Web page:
Could Repetitive Lip Balm Use Make Your Lips Drier?

If you constantly reapply, you may be stuck in chapped lip limbo.

Unless you were blessed with supernatural membranes, winter weather probably causes your lips to get extra dry and flaky. And if you have chapped lips, you probably always have a tub/tube/stick of lip balm on call and slather religiously throughout the day—how else are you supposed to avoid the temptation of licking?

But if you find yourself slathering a bit too often, we have some bad news: Your precious lip balm may be causing more harm than good. Counterintuitively, some lip balms can make dry lips worse by contributing to chapping. What gives?

Ingredients Matter

Despite the hydrating promise of lip balms, what you see isn't always what you get. "Certain lip balms only contain humectants (read: immediate moisture)—like hyaluronic acid and glycerin—which draw water from the air," says Marnie Nussbaum, MD, a board-certified dermatologist in New York City. "However, if there is no occlusive—like petrolatum, beeswax, shea butter, coconut oil, or squalene—the moisture will not be sealed in to protect the moisture barrier. As soon as the moisture evaporates, the lips will feel drier and appear dehydrated."

In short, humectant ingredients need to be offset by occlusive ingredients to avoid the cycle of reapplication. Occlusives are necessary for creating a physical barrier to prevent water loss. According to Dr. Nussbaum, this is the same reason licking your lips worsens chapped lips—the saliva quickly evaporates, leaving the lips even drier and starting the lip-licking cycle over again.

person wearing a pink knitted scarf and applying lip balm to lips with fingers
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Beware of Allergens

If your lip balm contains both humectants and occlusives, and you're still experiencing perpetual dryness, you may need to look more closely at the ingredient list. "Some lip balms also contain allergens—such as lanolin, parabens, phenol, or salicylic acid—which can often be irritating to certain people's skin," says Dr. Nussbaum. "Therefore, there is a bit of trial and error in finding which lip balm is right for your pout." It's also possible to become addicted to medicated balms since some active ingredients can make your lips more sensitive and prone to cracking.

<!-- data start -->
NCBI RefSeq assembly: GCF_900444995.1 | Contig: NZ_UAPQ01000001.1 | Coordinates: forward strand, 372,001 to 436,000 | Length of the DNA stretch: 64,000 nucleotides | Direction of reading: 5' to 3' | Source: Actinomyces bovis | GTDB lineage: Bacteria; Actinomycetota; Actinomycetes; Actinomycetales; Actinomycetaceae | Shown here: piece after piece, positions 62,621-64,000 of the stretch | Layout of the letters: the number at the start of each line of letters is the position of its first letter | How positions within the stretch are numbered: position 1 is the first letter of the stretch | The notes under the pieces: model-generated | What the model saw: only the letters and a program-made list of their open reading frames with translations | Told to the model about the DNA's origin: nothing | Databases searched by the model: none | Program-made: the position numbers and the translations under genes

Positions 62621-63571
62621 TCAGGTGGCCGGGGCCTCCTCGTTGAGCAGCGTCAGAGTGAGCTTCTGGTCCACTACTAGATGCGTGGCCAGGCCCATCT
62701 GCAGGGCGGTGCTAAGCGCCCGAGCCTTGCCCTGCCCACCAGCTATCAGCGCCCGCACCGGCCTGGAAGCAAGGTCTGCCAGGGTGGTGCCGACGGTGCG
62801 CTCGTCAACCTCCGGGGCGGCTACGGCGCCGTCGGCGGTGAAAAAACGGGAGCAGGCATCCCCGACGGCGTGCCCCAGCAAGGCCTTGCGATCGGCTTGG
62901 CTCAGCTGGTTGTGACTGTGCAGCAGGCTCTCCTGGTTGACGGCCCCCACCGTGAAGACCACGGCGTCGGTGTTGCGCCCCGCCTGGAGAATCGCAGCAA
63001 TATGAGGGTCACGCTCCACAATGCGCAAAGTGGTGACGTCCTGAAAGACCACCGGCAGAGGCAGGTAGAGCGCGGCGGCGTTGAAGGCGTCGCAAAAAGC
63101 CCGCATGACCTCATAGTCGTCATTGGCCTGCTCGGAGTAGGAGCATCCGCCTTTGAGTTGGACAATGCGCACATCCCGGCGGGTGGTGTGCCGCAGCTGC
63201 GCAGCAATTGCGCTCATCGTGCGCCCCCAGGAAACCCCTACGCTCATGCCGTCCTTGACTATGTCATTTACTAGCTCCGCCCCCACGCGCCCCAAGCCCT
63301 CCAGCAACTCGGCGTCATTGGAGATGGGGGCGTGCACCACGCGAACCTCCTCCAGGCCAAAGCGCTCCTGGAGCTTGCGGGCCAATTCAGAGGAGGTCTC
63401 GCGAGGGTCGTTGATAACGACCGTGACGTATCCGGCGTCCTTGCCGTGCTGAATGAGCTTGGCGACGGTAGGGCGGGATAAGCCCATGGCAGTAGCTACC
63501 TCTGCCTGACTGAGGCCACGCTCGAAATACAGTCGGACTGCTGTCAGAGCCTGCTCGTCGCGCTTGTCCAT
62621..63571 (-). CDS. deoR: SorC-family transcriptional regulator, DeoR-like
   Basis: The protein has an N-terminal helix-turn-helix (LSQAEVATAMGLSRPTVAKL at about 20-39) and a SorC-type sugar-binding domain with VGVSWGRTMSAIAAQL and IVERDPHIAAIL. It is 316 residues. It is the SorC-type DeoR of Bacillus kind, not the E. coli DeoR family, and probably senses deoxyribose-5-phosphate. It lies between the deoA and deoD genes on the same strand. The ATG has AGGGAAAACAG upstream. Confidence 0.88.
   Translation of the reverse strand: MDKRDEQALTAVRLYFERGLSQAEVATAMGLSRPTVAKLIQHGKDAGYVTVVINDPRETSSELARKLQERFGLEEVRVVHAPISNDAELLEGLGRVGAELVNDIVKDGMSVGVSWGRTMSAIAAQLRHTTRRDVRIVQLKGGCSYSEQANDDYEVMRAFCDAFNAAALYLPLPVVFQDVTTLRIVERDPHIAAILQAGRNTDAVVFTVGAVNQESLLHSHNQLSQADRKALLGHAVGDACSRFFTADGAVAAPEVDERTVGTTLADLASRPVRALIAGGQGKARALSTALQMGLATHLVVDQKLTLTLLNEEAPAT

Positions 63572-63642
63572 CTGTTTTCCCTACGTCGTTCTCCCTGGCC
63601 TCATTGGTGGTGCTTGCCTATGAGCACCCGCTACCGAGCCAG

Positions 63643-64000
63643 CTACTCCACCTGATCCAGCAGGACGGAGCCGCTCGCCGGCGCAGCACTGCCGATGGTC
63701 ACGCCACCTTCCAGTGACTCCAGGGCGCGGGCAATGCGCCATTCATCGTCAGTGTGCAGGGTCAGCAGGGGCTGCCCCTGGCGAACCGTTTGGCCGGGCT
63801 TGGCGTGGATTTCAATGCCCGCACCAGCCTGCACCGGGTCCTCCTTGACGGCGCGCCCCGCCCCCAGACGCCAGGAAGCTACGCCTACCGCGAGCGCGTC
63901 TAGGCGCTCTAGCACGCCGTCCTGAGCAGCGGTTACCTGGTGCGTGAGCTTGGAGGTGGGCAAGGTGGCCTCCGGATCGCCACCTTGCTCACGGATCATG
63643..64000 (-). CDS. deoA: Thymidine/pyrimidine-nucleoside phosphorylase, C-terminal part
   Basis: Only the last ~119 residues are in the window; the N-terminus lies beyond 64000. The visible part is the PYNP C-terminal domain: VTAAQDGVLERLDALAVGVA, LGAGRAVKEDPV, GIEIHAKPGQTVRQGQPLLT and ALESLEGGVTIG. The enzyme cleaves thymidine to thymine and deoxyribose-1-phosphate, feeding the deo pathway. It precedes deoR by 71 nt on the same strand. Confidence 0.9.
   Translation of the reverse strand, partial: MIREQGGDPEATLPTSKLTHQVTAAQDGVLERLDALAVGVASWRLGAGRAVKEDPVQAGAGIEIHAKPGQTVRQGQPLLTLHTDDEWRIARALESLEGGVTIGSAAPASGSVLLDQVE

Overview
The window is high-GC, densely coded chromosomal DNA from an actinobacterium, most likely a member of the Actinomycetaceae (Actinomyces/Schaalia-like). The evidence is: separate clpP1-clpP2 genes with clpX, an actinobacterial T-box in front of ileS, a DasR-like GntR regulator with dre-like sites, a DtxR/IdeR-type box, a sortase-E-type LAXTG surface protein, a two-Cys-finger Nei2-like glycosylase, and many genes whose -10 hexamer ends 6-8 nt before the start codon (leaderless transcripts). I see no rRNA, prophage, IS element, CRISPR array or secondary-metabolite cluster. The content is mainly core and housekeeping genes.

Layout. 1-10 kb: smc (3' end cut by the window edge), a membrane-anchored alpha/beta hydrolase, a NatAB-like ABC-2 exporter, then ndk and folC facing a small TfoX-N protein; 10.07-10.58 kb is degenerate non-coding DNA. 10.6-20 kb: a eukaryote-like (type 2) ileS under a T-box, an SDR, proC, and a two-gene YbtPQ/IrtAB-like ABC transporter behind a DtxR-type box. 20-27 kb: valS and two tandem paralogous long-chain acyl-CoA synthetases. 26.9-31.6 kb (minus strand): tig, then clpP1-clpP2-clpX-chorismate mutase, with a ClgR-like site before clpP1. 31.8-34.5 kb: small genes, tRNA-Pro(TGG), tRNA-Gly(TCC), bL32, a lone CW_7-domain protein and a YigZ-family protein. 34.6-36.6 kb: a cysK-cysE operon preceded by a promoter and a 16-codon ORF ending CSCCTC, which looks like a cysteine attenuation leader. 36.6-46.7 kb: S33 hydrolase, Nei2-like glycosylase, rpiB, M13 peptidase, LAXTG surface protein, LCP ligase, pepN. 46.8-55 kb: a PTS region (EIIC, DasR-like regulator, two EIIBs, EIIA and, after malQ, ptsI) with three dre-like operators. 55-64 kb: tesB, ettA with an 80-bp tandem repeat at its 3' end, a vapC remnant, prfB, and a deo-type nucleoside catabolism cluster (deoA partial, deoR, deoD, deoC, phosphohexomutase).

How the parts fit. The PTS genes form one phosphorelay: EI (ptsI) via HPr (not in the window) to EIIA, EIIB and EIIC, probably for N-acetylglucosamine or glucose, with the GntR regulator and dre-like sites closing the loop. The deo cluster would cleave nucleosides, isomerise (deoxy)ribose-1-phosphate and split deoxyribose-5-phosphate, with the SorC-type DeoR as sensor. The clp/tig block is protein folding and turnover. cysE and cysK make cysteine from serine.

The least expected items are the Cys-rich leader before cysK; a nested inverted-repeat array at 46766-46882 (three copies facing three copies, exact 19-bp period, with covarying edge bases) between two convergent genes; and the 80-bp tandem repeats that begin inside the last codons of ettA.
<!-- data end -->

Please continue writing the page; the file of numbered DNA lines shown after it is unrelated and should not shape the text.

To be safe, Dr. Nussbaum recommends avoiding parabens, phenol, phthalates, fragrances, and lanolin altogether if you have sensitive skin. A good approach is to change balms if you feel like you're constantly having to apply the one you're already using or feel a tingling sensation when you apply. Also, be careful of over-exfoliation, which can shed outer layers of skin and leave you more susceptible to environmental elements.

What to Do

That's not to say you should avoid lip balms entirely—or that you should avoid humectants in your lip balms. And don't worry—the belief that applying lip balm causes the body to stop generating natural moisture is just a myth. "In order to maintain healthy lip skin, keep your lips well moisturized with a lip balm that soothes and protects the lip barrier with both a humectant and occlusive, like eos The Hero Extra Dry Lip Repair ($8, target.com)," says Dr. Nussbaum. "Also, since lips do not contain melanocytes and are very sensitive to the sun, you should make sure to apply at least an SPF 30 year-round."

Think about it this way: Applying a poor lip balm is like drinking soda to quench your thirst. It's great for the short term but won't help chapped lips heal. If your dryness isn't responding to a change in lip balm and you still have painful dryness after a week, you might want to see a dermatologist. A dermatologist can determine whether you have any allergies or underlying medical conditions that cause dry lips and recommend the best lip balm for your specific skin type.

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  1. Truchliński J, Sembratowicz I, Gorzel M, Kiełtyka-Dadasiewicz A. Allergenic potential of cosmetic ingredients. Arch Physiother Glob Res. 2015;19(1):7-15.

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